BAGHDAD — Men dressed as Iraqi police commandos slipped into Samarra’s shrine of Imam Hasan al-Askari last night, set explosive and blew it up this morning, causing the golden dome to collapse and with it, hopes for a national unity government.

(How important is the Al-Askari shrine? It’s one of the holiest shrines for Shi’a Muslims because Hasan al-Askari is the father of the 12th Imam, or the Mahdi, a messiah-like figure for Muslims world-wide. The father’s remains are buried in the Shrine.)

Violent protests are now sweeping Iraq. People from the predominantly Shi’ite Shu’lah neighborhood in western Baghdad have attacked Sunni mosques in Ghazaliya, a nearby Sunni area. Sadr City, home base for rebel cleric — and parliamentary powerbroker — Moqtada al-Sadr, has reportedly re-armed. A Shi’ite mob also reportedly killed a man in the street they said was a Salafist or Wahabbi.

In Basrah, there are reports of heavy street fighting between Sunni and Shi’ite gunmen, and Sunni political party offices have been attacked. There are reports of attacks on a British and Danish base in Basra, but no reports of casualties yet.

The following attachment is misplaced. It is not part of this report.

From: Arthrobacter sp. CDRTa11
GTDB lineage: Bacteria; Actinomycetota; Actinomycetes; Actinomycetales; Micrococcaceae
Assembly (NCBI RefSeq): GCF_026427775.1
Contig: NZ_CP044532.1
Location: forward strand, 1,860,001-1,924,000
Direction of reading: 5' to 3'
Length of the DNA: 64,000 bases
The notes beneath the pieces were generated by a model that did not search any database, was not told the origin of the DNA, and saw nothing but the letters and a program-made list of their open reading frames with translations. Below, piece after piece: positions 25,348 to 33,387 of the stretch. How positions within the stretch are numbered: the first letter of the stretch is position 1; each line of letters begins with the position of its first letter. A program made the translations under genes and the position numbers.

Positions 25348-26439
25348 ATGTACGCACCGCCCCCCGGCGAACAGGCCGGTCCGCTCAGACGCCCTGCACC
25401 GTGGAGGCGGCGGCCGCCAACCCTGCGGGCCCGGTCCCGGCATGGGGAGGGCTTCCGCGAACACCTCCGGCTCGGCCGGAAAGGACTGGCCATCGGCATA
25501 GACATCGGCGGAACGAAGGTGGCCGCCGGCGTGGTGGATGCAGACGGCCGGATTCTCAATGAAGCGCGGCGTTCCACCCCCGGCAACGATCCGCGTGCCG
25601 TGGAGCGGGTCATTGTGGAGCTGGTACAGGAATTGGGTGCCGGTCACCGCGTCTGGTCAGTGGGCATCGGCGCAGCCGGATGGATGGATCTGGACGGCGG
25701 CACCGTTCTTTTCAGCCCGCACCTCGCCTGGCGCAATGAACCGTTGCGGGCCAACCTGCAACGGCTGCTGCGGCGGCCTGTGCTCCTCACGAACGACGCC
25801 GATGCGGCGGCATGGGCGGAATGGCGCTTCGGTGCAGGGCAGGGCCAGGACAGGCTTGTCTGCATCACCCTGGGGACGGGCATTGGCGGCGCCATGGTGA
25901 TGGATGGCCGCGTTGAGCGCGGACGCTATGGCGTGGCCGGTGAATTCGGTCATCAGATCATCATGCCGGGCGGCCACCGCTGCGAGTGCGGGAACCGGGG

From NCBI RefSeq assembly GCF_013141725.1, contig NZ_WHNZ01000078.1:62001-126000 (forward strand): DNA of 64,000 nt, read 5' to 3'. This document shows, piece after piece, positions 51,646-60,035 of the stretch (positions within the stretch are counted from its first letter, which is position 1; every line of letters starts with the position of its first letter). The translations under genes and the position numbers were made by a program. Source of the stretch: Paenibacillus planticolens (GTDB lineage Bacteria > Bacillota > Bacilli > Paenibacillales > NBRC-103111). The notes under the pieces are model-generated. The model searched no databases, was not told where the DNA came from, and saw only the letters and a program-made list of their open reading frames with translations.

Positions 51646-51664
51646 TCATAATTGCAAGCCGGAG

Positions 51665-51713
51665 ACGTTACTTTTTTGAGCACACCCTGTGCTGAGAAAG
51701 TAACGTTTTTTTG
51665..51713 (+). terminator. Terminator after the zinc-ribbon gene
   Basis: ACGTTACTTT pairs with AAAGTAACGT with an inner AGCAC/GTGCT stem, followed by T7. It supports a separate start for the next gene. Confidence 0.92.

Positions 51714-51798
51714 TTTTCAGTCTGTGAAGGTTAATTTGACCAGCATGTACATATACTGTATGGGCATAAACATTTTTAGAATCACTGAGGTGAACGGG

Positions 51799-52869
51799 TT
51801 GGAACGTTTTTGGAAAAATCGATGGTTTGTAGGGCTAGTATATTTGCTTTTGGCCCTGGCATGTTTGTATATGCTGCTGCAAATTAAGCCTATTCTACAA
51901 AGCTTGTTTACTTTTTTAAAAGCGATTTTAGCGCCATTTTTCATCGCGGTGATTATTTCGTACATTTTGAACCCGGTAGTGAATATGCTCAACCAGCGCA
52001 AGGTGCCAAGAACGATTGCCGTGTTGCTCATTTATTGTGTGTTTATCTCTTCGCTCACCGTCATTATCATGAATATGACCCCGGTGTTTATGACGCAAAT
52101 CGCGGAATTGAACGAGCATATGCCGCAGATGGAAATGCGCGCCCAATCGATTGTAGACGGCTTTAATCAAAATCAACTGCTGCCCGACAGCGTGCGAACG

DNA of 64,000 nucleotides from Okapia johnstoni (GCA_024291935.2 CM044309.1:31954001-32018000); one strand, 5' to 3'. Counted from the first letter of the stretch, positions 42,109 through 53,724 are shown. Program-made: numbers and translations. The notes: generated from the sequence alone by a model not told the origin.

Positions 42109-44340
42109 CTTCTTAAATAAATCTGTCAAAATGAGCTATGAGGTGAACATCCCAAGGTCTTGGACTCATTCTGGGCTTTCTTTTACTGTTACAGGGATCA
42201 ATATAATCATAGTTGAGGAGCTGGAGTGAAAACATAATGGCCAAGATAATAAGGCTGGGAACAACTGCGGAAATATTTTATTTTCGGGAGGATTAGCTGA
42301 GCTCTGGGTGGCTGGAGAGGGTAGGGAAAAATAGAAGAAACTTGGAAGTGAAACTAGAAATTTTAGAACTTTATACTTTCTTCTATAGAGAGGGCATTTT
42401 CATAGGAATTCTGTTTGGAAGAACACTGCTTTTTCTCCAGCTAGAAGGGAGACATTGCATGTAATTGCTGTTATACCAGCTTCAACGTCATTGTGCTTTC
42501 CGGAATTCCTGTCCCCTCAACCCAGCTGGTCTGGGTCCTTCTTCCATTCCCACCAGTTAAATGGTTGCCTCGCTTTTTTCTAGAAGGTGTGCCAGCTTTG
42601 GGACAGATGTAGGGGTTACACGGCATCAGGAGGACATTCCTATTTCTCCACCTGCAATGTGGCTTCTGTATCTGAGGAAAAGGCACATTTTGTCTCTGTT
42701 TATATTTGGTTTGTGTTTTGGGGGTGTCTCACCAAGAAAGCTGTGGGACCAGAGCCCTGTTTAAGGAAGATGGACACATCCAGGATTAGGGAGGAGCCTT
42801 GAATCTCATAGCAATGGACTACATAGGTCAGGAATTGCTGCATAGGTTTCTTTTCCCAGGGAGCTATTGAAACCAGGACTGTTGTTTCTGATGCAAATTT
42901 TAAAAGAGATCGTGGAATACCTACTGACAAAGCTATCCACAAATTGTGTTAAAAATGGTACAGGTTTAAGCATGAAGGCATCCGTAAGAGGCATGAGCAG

This all happened when I was in the Green Zone today to interview Lt. Gen. Dempsey, commander of the training command. He cancelled his interview, which baffled his poor public affairs office. He commented that what was happening must be really big if Dempsey is canceling interviews as he’s usually not involved in the day-to-day war fighting details. (“He’s not in the 5-meter knife fight,” the PAO said.) Also, I saw several Apache helicopters taking off from the Green Zone, which is also unusual. Usually, it’s Blackhawks that fill the air. Other military source sources have said the Americans have scaled back all patrols, especially in Shi’ite neighborhoods.

If this doesn’t spark a much-feared civil war, we’ll be lucky. This is the tensest Baghdad has been in two years, and this attack is especially provocative coming as it does during Arba’een, the 40-day mourning period for Imam Hussayn that follows the Shi’ite commemoration of Ashura.